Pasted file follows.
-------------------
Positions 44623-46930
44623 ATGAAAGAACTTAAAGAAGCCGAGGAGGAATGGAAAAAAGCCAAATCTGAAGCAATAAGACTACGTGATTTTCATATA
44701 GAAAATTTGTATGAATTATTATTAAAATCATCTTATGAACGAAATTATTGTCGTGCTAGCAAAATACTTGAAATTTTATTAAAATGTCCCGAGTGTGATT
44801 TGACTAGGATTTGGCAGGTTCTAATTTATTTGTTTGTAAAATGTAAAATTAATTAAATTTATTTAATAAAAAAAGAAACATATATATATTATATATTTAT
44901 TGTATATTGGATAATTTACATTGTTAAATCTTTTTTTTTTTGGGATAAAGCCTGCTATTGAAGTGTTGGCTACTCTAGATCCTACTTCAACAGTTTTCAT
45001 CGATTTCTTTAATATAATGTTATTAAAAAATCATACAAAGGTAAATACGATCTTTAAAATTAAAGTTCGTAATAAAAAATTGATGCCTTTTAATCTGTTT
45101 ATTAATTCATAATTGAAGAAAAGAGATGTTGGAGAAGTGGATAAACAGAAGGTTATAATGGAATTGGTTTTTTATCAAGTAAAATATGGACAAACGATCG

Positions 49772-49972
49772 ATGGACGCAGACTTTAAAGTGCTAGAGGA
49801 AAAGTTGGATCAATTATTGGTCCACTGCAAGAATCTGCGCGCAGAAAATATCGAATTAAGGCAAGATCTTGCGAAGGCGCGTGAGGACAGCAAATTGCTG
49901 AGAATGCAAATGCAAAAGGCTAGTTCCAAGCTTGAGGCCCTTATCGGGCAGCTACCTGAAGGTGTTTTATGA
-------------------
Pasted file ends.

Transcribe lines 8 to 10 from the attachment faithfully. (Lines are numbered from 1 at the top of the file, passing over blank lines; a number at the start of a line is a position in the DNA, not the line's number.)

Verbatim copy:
Positions 49772-49972
49772 ATGGACGCAGACTTTAAAGTGCTAGAGGA
49801 AAAGTTGGATCAATTATTGGTCCACTGCAAGAATCTGCGCGCAGAAAATATCGAATTAAGGCAAGATCTTGCGAAGGCGCGTGAGGACAGCAAATTGCTG